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Test characteristics of the aldosterone-to-renin ratio as a screening test for primary aldosteronism

Jansen, Pieter M.a; van den Born, Bert-Jan H.b; Frenkel, Wijnanda J.b; de Bruijne, Emile L.E.c; Deinum, Jaapd; Kerstens, Michiel N.e; Smulders, Yvo M.f; Woittiez, Arend Jang; Wijbenga, Johanna A.M.h; Zietse, Roberta; Danser, A.H. Jana; van den Meiracker, Anton H.a

doi: 10.1097/HJH.0b013e3283656b54
ORIGINAL PAPERS: Aldosteronism

Background: The aldosterone-to-renin ratio (ARR) is a widely used screening test for primary aldosteronism. Current guidelines recommend a cut-off value of 91 pmol/mU. Studies on its sensitivity, specificity, reproducibility and the role of medication have been conflicting. We prospectively assessed the test characteristics of the ARR and the effect of combination antihypertensive treatment.

Methods: In 178 patients with persistent hypertension despite the use of at least two antihypertensives, plasma renin and aldosterone were assessed twice within an interval of 4 weeks. All patients underwent an intravenous salt loading test. A posttest plasma aldosterone exceeding 235 pmol/l was considered diagnostic for primary aldosteronism. ARR was repeated after 4 weeks of standardized treatment with a calcium channel blocker and/or α-adrenergic-receptor blocker.

Results: The prevalence of primary aldosteronism was 15.2%. The median ARR was 35.0 (interquartile range 16.2–82.0) in primary aldosteronism versus 7.1 (2.2–17.5) pmol/mU in essential hypertensive patients (P < 0.001). Under random medication, the ARR had 22.2% sensitivity and 98.7% specificity. On standardized treatment, the ARR rose from 9.6 (2.5–24.8) to 21.4 (10.8–52.1) (P < 0.001). Multivariate regression showed that angiotensin-converting enzyme (ACE)-inhibitors and angiotensin II-receptor blockers were responsible for the lower ARR during random treatment. The area under the receiver operating characteristic curve was, however, similar under random and standardized treatment (84 vs. 86%, respectively, P = 0.314). Bland–Altman plots showed an almost five-fold difference in ARR values taken under the same conditions.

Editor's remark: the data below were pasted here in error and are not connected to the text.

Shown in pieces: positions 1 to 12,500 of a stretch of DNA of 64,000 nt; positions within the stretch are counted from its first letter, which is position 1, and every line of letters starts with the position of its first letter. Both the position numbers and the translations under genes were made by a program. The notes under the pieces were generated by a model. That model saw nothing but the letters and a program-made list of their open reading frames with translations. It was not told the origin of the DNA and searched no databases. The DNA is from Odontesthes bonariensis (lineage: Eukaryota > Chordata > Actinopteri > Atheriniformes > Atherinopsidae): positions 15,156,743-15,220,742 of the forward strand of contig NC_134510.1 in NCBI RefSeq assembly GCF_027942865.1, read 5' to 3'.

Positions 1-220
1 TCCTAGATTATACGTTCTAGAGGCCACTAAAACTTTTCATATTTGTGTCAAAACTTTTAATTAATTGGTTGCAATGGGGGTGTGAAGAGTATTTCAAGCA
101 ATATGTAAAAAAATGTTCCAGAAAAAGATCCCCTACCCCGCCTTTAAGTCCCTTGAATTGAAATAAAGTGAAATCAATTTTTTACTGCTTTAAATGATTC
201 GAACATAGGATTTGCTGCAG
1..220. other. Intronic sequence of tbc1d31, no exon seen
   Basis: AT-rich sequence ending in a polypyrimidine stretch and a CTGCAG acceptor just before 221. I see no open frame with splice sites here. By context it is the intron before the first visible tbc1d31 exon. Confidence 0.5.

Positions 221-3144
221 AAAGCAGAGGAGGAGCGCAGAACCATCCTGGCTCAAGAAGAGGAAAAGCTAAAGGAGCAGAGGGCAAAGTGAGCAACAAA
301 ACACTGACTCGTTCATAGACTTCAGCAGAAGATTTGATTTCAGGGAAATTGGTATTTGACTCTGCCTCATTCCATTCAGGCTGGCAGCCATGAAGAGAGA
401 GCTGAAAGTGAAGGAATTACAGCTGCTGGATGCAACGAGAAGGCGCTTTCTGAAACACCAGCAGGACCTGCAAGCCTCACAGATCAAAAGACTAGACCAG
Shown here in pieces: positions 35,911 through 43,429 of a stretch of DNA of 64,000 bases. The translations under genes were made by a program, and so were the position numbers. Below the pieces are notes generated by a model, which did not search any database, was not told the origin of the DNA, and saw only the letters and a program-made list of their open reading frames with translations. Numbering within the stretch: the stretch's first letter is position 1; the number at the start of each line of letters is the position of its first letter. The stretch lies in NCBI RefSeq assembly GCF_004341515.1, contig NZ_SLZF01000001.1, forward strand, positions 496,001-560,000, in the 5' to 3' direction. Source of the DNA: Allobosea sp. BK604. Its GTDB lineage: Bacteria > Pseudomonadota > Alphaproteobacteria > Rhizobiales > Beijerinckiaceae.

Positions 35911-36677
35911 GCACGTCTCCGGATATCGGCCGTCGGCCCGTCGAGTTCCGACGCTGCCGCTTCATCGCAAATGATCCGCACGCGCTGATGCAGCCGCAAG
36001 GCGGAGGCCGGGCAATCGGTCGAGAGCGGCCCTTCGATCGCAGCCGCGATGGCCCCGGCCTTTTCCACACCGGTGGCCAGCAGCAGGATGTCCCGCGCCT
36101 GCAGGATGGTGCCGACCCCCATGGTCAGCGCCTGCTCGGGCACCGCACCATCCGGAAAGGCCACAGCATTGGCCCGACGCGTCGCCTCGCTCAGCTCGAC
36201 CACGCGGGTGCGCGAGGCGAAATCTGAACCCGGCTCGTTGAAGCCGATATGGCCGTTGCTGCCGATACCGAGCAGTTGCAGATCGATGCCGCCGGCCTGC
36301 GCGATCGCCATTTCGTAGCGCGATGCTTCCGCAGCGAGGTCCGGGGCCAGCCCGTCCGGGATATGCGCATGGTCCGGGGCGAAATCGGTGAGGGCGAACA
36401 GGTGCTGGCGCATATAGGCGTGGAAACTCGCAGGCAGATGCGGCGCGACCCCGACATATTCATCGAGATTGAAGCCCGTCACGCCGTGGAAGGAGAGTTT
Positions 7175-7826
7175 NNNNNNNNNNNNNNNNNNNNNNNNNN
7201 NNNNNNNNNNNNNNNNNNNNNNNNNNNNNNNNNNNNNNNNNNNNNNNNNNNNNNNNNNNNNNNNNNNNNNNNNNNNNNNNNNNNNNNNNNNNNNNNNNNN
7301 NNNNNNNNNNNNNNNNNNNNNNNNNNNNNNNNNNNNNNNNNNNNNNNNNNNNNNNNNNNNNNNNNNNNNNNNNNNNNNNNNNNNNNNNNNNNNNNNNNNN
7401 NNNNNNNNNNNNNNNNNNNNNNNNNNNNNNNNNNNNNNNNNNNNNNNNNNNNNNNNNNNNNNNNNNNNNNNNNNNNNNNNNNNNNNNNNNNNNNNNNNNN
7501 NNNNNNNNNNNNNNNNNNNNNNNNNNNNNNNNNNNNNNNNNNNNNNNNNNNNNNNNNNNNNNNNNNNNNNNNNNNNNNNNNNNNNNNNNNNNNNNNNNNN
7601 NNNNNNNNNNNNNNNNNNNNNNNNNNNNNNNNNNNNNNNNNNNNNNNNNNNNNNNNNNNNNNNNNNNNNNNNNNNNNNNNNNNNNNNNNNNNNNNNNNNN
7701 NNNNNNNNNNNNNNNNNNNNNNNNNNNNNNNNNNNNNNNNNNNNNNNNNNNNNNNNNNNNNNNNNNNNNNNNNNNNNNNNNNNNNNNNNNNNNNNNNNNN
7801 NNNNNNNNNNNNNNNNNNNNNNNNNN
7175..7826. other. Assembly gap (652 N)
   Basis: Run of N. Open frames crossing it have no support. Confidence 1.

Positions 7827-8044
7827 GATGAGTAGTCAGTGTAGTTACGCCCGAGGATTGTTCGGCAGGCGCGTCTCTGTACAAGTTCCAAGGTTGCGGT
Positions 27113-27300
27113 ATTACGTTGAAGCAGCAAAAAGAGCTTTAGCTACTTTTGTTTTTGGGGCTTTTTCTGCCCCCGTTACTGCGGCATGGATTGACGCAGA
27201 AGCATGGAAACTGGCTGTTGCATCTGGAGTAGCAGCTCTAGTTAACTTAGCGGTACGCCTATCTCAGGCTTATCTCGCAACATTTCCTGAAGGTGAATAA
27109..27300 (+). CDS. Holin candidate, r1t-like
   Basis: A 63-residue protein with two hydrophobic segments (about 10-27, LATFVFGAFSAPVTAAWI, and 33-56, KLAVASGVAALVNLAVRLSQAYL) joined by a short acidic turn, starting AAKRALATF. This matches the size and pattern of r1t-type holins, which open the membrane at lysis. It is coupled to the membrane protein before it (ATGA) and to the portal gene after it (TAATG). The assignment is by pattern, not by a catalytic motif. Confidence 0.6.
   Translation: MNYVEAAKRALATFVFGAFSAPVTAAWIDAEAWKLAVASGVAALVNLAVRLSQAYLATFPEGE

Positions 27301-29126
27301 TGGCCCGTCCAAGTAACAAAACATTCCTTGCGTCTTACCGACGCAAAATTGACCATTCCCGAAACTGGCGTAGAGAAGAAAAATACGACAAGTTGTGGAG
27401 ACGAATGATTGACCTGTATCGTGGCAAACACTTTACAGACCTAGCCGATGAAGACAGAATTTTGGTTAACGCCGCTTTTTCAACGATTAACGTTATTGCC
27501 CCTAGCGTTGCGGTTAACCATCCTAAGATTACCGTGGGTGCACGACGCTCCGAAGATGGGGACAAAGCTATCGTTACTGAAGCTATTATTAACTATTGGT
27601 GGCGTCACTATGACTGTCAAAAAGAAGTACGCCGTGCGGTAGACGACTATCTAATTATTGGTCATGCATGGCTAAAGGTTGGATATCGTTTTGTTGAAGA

Conclusion: ARR sensitivity for primary aldosteronism is low when the recommended cut-off is used. Reproducibility is also poor, stressing the need for alternative screening tests.

aErasmus Medical Centre, Department of Internal Medicine, Rotterdam

bAcademic Medical Centre, Department of Internal Medicine, Amsterdam

cRed Cross Hospital, Department of Internal Medicine, Beverwijk

dRadboud University Nijmegen Medical Centre, Department of Internal Medicine

eUniversity of Groningen, University Medical Centre Groningen, Department of Endocrinology, Groningen

fVrije Universiteit Medical Centre, Department of Internal Medicine, Amsterdam

gZiekenhuis Groep Twente, Department of Internal Medicine, Almelo

hVlietland Hospital, Department of Internal Medicine, Schiedam, The Netherlands

Correspondence to Anton H. van den Meiracker, MD, PhD, Division of Pharmacology and Vascular Medicine, Department of Internal Medicine, Room D432, Erasmus MC, ‘s Gravendijkwal 230, 3015 CE Rotterdam, The Netherlands. Tel: +31 10 7034220; e-mail: a.vandenmeiracker@erasmusmc.nl

Abbreviations: AB, α-adrenergic receptor blocker; ACEi, angiotensin-converting enzyme inhibitor; APA, aldosterone-producing adenoma; ARB, angiotensin II receptor blocker; ARR, aldosterone-to-renin ratio; AUC, area under the curve; BB, β-adrenergic receptor blocker; CCB, calcium channel blocker; PAC, plasma aldosterone concentration; RAS, renin–angiotensin system; ROC, receiver operating curve

Received 10 January, 2013

Revised 9 May, 2013

Accepted 26 July, 2013

© 2014 Wolters Kluwer Health | Lippincott Williams & Wilkins